like Facebook follow Twitter watch YouTube subscribe RSS Feed
Tag Archives | bees

PODCAST: Michael Bush on Treatment Free Beekeeping

Podcast via kiwimana

Michael Bush
Treatment Free Beekeeper / Author and Speaker from Nebraska
WEBSITE: http://www.bushfarms.com/bees.htm
BOOK: “The Practical Beekeeper: Beekeeping Naturally” http://goo.gl/1l747d

Want more? Watch the HoneyLove video interviews with Michael Bush below!

AND! Please click below to subscribe to HoneyLove on YouTube!!
youtube subscribe

Read full story · Posted in News, Yay Bees

How LA homes lost their hives

via Mark Vallianatos
historyofbeesinamerica
The decision by the Los Angeles City Council to consider legalizing bee-keeping on single family properties raises the question: why were backyard bees banned in the first place? While researching some zoning and building code changes, I came across a council file from the 1940s that contained dueling petitions on beekeeping in the west San Fernando Valley. This sparked my interest in how Los Angeles has regulated bees over the years, especially through the zoning code. Zoning is a tool that local jurisdictions utilize to regulate land use. The zoning of residential properties, and what agricultural uses were allowed on single family homes, changed as Los Angeles transformed from the nation’s leading farming region to a suburban and industrial powerhouse.  I’ve tracked down a partial history of the regulation of bee-keeping in the city of LA.  These controls on (and controversies about) bees represent competing visions of the city and how we should live in it. I hope reflecting on when and why LA homes “lost their hives” can provide context that will be useful as the City re-legalizes urban bee-keeping.

J.P. McIntyre and his bees, circa 1880 | California Historical Society

Bee-keeping grew alongside Agriculture in Southern California and the benefits of bees to farmers and the economy were widely recognized.  The keeping of bees was, however, banned within the city limits of Los Angeles on June 10th 1879. A decade later, in 1889, when the city adopted its first home-rule city charter, the power to restrict bees was enshrined in a list of nuisances. The Charter authorized Los Angeles “to suppress and prohibit … the keeping of bees within the city limits, and any and all obnoxious, offensive, immoral, indecent or disreputable places of business or practice.”  (Charter of the City of Los Angeles as Adopted, January 1889).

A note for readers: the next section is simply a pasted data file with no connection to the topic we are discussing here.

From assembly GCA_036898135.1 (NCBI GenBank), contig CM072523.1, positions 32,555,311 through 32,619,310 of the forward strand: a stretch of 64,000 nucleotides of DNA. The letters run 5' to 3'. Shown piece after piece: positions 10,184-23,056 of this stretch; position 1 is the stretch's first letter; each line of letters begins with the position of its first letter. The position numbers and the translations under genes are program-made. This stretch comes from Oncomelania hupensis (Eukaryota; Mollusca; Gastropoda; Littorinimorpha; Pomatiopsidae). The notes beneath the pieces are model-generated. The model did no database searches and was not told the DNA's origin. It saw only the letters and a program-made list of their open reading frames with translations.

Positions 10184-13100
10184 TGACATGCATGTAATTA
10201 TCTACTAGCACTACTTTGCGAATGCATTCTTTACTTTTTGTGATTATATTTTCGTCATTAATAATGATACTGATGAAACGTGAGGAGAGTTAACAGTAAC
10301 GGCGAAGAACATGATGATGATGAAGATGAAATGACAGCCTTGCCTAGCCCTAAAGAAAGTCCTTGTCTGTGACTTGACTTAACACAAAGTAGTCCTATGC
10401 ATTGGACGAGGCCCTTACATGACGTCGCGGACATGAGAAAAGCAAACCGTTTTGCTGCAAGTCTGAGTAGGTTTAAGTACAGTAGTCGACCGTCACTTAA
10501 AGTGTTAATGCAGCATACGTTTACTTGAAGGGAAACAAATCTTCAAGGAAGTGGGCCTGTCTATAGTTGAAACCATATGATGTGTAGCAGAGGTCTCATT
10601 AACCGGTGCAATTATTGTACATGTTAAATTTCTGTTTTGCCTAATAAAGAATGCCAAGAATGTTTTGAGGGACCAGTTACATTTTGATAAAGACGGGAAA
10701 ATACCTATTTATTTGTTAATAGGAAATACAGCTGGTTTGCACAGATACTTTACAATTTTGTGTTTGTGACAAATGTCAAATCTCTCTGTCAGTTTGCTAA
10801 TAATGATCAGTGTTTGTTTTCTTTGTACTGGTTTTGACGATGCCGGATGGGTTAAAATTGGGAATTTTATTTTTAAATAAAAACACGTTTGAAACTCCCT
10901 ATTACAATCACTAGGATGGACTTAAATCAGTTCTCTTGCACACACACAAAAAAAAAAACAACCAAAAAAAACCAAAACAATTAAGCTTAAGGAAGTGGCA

Was bee-keeping really considered to be that bad? Some of the other activities on the charter’s list of problematic businesses, like bawdy-houses and gambling dens, were regulated out of moral concerns. Others, such as laundries and cattle yards, were considered to be types of businesses that should be limited to certain areas because of the risks (fire, odors, etc) associated with their operations. Bee-keeping fell into this latter type of activity. I was surprised to see, in news accounts from the late 19th century, that the biggest perceived threat from bee hives wasn’t people getting stung by bees. It was the belief that bees threatened the fruit crop fruit by eating and stinging pieces of fruit. Proponents of banning bee-keeping in LA also cited the danger posed to horses by swarms of bees.

This law didn’t stop all bee-keeping in residential areas. As the City grew by annexing surrounding land, exceptions to the bee ordinance were made for newly added districts that were primarily agricultural. In 1915,  the San Fernando Valley was exempted from the bee-keeping ban when it was annexed to LA. The ban itself didn’t seem to be widely enforced in parts of the city where it did apply.  A 1917 Los Angeles Times article on the benefits of back-yard bee-keeping, for example, dismissed the law against bees as “an ancient and still-unrepealed city ordinance.” (‘Back-Yard Bee Keeping Cuts Living Cost Here.’ Los Angeles Times, Jan 28, 1917.)